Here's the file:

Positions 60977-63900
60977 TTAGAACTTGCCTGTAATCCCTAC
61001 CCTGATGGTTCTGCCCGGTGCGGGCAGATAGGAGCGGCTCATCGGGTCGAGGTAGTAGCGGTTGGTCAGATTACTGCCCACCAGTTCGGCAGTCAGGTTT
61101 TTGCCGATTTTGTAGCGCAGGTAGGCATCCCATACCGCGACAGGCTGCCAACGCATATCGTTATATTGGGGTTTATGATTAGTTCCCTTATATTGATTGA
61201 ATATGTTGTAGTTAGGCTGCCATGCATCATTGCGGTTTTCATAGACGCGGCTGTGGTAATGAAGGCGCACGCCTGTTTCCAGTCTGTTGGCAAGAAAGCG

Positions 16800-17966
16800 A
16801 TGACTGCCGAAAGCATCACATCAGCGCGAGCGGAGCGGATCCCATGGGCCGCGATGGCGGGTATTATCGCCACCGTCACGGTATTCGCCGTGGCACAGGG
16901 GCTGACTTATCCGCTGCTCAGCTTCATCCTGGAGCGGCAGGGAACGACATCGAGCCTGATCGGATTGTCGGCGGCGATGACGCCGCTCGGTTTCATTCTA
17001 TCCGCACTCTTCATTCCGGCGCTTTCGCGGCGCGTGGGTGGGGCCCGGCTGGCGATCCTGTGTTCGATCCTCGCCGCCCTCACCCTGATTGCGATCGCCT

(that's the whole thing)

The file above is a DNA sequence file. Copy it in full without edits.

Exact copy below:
Positions 60977-63900
60977 TTAGAACTTGCCTGTAATCCCTAC
61001 CCTGATGGTTCTGCCCGGTGCGGGCAGATAGGAGCGGCTCATCGGGTCGAGGTAGTAGCGGTTGGTCAGATTACTGCCCACCAGTTCGGCAGTCAGGTTT
61101 TTGCCGATTTTGTAGCGCAGGTAGGCATCCCATACCGCGACAGGCTGCCAACGCATATCGTTATATTGGGGTTTATGATTAGTTCCCTTATATTGATTGA
61201 ATATGTTGTAGTTAGGCTGCCATGCATCATTGCGGTTTTCATAGACGCGGCTGTGGTAATGAAGGCGCACGCCTGTTTCCAGTCTGTTGGCAAGAAAGCG

Positions 16800-17966
16800 A
16801 TGACTGCCGAAAGCATCACATCAGCGCGAGCGGAGCGGATCCCATGGGCCGCGATGGCGGGTATTATCGCCACCGTCACGGTATTCGCCGTGGCACAGGG
16901 GCTGACTTATCCGCTGCTCAGCTTCATCCTGGAGCGGCAGGGAACGACATCGAGCCTGATCGGATTGTCGGCGGCGATGACGCCGCTCGGTTTCATTCTA
17001 TCCGCACTCTTCATTCCGGCGCTTTCGCGGCGCGTGGGTGGGGCCCGGCTGGCGATCCTGTGTTCGATCCTCGCCGCCCTCACCCTGATTGCGATCGCCT